favorite treat (hopefully in a semi-liquid form so they have to lick it) 
    and put it on their belly. They have to stick their little paws to the 
    side to lick the treat off of their belly and while they're distracted, 
    just quickly trim their nails! I usually trim their nails around bath 
    time (both ferrets and hedgehog) so having a messy belly isn't much of a 
    problem.
    -- Zack Lessley

I'm not sure if that would work with my hedgies, but it sounds like it would 
be throughly entertaining at the very least.

It's a good idea to keep something nearby to stop potential bleeding when
clipping hedgehog nails, just in case you accidentally cut too close to the
quick and find your little friend bleeding.  Given how profusely hedgehogs
can bleed, it can become quite a scary situation.

There are a variety of things that work well for stopping the bleeding.  One
is an ``antiseptic first aid cream'' made by Hagan for just this purpose.  It
stops bleeding and coats the injury, and worked extremely well when we had to
use it.

There is also a powder called ``Quick-Stop'' designed exactly for this
purpose, that apparently works very well.  Many pet stores will carry it at
or near where nail clippers or grooming supplies are kept.

Steve Turpin has passed along the following tip, that you can also use
cornstarch to stop bleeding quickly and painlessly, and is often available
when other things might not be.

By the way, speaking of painless, or not.  I have it on good authority that
Quick-Stop hurts like #$%! if you're foolish enough to try it yourself
(fortunately, I wasn't -- I have much too low a pain threshold for that).

Now, what you do about doctoring your hands (which, no doubt, have been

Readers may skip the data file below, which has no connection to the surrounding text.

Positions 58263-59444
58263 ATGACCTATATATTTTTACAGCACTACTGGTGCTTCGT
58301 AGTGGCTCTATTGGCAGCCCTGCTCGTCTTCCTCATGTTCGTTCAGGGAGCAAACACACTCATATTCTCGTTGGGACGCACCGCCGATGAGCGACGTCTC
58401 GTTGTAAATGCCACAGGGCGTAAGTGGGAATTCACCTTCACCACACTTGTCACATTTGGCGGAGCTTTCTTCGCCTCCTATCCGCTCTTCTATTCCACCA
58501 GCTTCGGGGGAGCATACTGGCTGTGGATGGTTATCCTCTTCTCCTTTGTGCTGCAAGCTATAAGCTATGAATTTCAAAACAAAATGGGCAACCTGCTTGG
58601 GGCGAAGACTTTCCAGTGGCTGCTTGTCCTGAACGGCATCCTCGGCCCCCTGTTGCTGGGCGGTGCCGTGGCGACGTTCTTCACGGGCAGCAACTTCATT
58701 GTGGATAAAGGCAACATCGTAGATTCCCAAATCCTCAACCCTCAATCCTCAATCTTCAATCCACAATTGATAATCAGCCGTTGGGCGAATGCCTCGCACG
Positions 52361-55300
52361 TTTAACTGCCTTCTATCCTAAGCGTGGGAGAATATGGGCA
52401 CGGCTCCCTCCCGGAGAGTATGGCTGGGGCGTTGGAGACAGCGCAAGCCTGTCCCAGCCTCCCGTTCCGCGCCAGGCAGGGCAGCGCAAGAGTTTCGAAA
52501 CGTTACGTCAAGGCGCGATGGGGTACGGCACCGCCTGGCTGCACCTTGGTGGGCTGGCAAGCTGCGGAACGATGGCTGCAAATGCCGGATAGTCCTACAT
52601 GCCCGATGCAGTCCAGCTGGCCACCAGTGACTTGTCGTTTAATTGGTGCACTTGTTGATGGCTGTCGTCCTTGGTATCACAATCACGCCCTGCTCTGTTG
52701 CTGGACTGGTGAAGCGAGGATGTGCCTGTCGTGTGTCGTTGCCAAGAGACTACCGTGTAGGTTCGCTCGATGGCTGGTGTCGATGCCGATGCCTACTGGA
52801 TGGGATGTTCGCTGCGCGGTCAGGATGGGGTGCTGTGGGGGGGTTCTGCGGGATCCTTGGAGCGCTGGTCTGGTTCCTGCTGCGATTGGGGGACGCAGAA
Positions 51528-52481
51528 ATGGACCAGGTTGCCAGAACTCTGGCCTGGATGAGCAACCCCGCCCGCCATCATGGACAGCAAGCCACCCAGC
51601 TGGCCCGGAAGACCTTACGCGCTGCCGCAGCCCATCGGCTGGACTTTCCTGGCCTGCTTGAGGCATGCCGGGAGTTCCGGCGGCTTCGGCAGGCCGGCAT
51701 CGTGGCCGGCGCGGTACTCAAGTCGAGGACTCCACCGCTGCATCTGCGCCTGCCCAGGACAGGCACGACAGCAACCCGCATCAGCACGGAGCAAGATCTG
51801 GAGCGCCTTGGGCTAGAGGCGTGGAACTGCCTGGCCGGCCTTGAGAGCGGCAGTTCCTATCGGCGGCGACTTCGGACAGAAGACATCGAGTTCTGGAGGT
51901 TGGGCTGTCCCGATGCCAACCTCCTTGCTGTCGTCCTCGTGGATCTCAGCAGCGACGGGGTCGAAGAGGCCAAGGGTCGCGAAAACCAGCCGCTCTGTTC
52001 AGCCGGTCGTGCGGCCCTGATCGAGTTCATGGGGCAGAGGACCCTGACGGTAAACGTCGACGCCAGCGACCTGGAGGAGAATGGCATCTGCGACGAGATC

severely prickled) is beyond me... :-) This is probably one of the few times
that sometimes justifies wearing gloves while handling your hedgehog, but
keep in mind that you should avoid gloves any other time unless absolutely
necessary [4.6].

Rather than always trimming nails, there are some things you can do to try
and help wear them down naturally.  There are some suggestions about using
fine sandpaper on the surface of wheels in section [5.6].  Another idea comes
from Kelly Hodge, along with tips on how to trim the nails:

    One suggestion:  get him a clay flowerpot.  I bought a clay flowerpot for 
    Jimmy for 36 cents and he LOVES it!  It is slightly bigger than he is, 
    and he sleeps in it all the time.  If I take him to visit friends, I MUST
    take his flowerpot in the travel cage.  He always scratches in the 
    flowerpot and this keeps his front claws quite short.  He doesn't scratch 
    nearly as much with the rear feet, so those claws are longer and I trim 
    them occasionally.  Hold him in your hand, fingers slightly spread.  
    When one of his legs falls through the fingers, clamp the fingers 
    together to trap the foot and have someone else clip the claws before he
    can snatch his foot back.  It helps to do this when he's sleepy, but be 
    warned, he may treat your hand as a porta-potty.
    -- Kelly A. Hodge


User Contributions:

Rio
Report this comment as inappropriate
Apr 26, 2012 @ 10:22 pm
Hi, my hedgehog started running around her cage squealing so I took her out to see what was wrong. Her genital area was inflamed and she had open sores all around that area. I gave her a bath, but I'm really worried about her. Do you have any idea what this could be?
Thank you!

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Top Document: Hedgehog FAQ [4/7] - Hedgehogs as pets
Previous Document: <6.4> What are good treats?
Next Document: <6.6> Biting and nipping